So we have welcome economic news but as ever in line with economics being described as the “dismal science” we move to asking can it last? On that subject we need to note that an official interest-rate which is -0.4% and ongoing QE is worry some. Also Portugal receives quite a direct boost in its public finances from the QE as the flow of 489 million Euros  of purchases of its government bonds in February meaning the total is now over 32 billion means it has a ten-year yield of under 2%. Not bad when you have a national debt to GDP ratio of 126.2%.

To the question what happens when the stimulus stops? We find ourselves mulling the way that Portugal has under performed its Euro area peers or its demographics which were already poor before some of its educated youth departed in response to the lost decade as this from the Bank of Portugal makes clear.

The population’s ageing trend partly results from
the sharp decrease in fertility in the 1970s and
1980s,

So whilst some may claim this as a triumph for the “internal competitiveness” or don’t leave the Euro model 2017 was in fact only a tactical victory albeit a welcome one in a long campaign. Should some of the recent relative monetary and consumer confidence weakness persist we could see a slowing of Euro area economic growth in the summer/autumn just as the ECB is supposed to be ending its QE program and considering ending negative interest-rates. How would that work?

 

 

 

 

The Novo Banco saga has been one of misrepresentation and woe

Yesterday saw an announcement from the Bank of Portugal on a saga which has run and run and run.

Banco de Portugal and the Resolution Fund concluded today the sale of Novo Banco to Lone Star, with an injection by the new shareholder of €750 million, which will be followed by a further injection of €250 million to be delivered by the end of 2017.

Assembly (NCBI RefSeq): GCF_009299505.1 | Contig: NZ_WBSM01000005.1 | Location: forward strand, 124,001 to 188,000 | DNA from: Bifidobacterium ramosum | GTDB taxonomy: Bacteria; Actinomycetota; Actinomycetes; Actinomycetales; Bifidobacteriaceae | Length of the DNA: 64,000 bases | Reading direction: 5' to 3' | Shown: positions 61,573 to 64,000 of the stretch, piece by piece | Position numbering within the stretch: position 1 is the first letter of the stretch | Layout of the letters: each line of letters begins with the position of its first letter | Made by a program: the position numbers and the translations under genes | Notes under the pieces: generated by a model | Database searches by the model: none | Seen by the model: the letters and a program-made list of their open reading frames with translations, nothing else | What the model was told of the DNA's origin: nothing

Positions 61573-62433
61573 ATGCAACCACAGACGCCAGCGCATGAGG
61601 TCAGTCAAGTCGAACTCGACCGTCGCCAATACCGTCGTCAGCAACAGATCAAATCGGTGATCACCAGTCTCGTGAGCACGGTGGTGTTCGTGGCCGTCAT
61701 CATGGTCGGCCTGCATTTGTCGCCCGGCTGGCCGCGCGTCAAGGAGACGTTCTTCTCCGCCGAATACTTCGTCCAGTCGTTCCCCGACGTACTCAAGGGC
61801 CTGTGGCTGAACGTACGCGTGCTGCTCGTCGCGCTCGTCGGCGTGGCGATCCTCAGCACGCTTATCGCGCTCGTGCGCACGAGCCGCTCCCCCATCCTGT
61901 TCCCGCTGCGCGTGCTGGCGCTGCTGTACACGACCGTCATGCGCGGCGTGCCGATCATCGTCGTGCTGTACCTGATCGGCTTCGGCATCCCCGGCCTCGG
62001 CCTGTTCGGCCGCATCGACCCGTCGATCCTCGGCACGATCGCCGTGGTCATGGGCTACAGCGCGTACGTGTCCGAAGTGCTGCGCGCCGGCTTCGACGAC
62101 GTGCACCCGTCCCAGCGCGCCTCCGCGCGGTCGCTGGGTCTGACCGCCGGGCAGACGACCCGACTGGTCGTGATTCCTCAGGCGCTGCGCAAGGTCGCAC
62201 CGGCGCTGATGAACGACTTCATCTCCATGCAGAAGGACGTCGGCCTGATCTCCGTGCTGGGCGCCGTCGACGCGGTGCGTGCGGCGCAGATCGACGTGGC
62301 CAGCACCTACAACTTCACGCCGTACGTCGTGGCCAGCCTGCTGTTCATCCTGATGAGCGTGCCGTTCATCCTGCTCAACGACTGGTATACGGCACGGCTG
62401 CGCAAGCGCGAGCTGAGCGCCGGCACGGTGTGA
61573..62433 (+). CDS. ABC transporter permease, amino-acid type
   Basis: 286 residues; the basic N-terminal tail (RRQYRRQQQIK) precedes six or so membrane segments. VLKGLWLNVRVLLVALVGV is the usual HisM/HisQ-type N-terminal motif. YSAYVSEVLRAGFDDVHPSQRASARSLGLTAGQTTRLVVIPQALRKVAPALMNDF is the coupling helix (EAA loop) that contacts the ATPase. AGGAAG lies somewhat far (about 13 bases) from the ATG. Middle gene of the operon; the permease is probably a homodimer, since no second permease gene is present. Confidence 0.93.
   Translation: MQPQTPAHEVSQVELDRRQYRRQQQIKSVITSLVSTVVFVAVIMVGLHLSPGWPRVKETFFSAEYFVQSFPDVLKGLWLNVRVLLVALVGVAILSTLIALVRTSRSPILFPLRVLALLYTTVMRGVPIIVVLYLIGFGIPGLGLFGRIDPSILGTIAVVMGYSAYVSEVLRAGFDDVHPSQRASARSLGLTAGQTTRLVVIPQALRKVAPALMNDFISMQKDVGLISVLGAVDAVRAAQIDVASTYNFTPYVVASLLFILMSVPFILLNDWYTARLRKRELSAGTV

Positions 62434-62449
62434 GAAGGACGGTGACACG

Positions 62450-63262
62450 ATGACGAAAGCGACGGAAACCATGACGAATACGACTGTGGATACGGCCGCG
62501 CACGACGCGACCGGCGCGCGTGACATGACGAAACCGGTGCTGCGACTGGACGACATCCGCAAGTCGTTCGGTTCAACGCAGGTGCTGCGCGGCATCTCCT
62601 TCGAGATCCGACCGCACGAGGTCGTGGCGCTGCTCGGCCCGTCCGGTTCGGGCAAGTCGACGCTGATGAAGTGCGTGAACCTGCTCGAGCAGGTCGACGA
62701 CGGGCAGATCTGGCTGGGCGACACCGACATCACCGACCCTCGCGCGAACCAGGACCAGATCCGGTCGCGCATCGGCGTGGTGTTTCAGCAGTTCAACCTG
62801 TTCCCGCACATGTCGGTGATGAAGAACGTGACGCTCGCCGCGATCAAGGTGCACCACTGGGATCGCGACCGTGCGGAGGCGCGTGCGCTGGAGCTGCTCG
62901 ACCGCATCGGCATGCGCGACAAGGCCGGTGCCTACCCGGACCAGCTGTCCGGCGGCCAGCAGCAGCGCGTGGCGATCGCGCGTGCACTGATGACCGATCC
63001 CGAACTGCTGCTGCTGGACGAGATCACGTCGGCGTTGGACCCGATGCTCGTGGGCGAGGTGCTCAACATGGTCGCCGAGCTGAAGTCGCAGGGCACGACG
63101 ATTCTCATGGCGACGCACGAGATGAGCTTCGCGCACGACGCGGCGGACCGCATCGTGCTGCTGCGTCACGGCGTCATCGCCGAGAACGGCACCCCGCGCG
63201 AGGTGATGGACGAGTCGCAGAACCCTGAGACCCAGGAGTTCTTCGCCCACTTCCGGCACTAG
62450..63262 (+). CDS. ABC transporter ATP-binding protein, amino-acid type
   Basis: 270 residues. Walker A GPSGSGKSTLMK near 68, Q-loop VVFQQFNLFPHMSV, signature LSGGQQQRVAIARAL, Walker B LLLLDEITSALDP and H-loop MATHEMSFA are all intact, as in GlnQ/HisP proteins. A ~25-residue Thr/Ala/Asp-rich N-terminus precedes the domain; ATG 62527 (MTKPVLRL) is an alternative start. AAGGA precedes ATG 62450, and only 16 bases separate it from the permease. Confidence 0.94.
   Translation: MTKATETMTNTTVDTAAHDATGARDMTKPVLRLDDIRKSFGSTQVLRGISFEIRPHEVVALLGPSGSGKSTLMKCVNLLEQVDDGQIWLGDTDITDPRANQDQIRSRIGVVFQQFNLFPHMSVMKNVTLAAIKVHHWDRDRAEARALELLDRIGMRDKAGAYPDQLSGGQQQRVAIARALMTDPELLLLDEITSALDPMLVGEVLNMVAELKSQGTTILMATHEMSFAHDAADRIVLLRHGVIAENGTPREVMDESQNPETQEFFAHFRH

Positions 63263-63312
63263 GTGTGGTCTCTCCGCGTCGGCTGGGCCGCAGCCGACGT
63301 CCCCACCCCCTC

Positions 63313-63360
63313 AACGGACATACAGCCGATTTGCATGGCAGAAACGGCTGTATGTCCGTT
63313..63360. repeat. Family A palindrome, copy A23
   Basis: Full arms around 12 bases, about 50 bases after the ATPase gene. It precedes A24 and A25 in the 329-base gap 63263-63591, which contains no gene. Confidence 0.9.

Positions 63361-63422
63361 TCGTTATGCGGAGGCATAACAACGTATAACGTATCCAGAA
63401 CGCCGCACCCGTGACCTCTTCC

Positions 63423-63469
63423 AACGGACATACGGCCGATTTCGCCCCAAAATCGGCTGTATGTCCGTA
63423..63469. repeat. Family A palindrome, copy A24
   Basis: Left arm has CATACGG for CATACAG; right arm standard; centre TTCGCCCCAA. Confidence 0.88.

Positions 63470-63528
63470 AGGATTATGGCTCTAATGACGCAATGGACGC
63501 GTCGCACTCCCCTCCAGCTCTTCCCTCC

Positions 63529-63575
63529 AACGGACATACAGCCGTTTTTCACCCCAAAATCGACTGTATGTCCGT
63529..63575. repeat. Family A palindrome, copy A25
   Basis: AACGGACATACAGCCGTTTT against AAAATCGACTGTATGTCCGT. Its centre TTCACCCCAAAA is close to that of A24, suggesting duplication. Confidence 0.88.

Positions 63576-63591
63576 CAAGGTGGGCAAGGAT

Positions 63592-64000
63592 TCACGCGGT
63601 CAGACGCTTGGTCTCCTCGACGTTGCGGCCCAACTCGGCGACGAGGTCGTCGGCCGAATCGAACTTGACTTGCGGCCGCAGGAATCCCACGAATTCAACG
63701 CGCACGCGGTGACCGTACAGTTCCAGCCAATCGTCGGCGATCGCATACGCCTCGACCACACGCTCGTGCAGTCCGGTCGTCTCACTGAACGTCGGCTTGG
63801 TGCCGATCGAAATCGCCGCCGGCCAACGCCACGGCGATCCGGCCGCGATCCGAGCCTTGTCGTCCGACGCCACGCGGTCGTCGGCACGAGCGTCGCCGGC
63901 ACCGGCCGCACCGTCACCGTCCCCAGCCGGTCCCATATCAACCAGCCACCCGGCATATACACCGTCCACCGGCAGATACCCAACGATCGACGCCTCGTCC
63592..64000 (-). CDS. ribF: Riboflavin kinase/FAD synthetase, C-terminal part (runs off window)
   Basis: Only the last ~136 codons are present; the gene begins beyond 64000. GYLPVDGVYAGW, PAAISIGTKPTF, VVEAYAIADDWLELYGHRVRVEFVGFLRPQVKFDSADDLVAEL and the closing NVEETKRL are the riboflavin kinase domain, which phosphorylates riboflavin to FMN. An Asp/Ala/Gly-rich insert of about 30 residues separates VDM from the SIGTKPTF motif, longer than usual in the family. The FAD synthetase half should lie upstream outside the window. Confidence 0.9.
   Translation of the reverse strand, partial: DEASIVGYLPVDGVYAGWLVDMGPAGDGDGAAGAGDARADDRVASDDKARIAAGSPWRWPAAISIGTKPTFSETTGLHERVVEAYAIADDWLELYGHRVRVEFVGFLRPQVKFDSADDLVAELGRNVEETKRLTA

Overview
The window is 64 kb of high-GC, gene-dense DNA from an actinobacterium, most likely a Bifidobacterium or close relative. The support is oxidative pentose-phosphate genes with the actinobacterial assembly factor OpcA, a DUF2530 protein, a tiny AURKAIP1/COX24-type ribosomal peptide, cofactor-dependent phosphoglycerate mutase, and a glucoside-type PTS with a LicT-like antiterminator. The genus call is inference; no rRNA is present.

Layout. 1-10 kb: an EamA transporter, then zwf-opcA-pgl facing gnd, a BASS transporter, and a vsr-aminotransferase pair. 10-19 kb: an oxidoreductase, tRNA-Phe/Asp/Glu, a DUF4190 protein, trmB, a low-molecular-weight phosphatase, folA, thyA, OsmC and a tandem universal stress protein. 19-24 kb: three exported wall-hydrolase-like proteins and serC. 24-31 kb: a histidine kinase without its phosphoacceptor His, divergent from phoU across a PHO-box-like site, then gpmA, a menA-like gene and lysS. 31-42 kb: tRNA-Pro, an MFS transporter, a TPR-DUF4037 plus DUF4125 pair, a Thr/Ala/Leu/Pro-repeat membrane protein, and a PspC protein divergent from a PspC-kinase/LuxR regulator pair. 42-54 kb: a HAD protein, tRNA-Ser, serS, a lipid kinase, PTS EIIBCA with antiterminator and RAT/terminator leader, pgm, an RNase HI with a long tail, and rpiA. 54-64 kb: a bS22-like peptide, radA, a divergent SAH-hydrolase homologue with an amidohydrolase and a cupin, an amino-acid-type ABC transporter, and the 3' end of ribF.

Indeed there is an element of triumphalism and back-slapping.

The conclusion of this operation brings to a close a complex negotiation process with the new shareholder, European institutions and other domestic institutions, in close cooperation with the Government.
The completion of the sale announced on 31 March brings about a very significant increase in the share capital of Novo Banco and terminates the bank’s bridge bank status that has applied since its setting up.

The opening issue is why this New Bank which is what Novo Banco, means that was supposed to be clean, needs an increase in capital? Let us look deeper.

As of this date, Novo Banco will be held by Lone Star and the Resolution Fund, which will hold 75% and 25% of the share capital respectively. It will be endowed with the necessary means for the implementation of a plan ensuring that the bank will continue to play its key role in the financing of the Portuguese economy.

The story gets a twist as we see that Lone Star will be walking away with 75% of Novo Banco and in return the Portuguese taxpayer does not get one single Euro. The implication is that the Resolution Fund is keen to get it off its books at almost any price.

Step Back In Time

If we follow the advice of Kylie Minogue we can go back to August 2014 when the Bank of Portugal was dealing with this.

The Board of Directors of Banco de Portugal has decided on 3 August 2014 to apply a resolution measure to Banco Espírito Santo, S.A.. The general activity and assets of Banco Espírito Santo, S.A. are transferred, immediately and definitively, to Novo Banco, which is duly capitalised and clean of problem assets. Deposits are fully preserved, as well as all unsubordinated bonds.

BES had collapsed and I note again that Novo Banco was supposed to be clean of problem assets. However it did not take long for what Taylor Swift would call “trouble, trouble, trouble” to emerge as a rather unpleasant Christmas present arrived a few months later for bondholders. From my article on the 4th of April.

The nominal amount of the bonds retransferred to Banco Espírito Santo, S.A. totals 1,941 million euros and corresponds to a balance-sheet amount of 1,985 million euros………This measure has a positive impact, in net terms, on the equity of Novo Banco of approximately 1,985 million euros.

So just under 2 billion Euros was required to steady the ship of our “clean” bank and you can see why no one was in a rush to buy it!

Money Money Money

If we go back to the origination of this there was a bold statement from the Bank of Portugal.

This means that this operation does not involve any costs for public funds.

However there was this.

The State will bear no costs related to this operation. The equity capital of Novo Banco, to the amount of €4.9 billion, is fully underwritten by the Resolution Fund.

Ah good so the banking sector was paying up.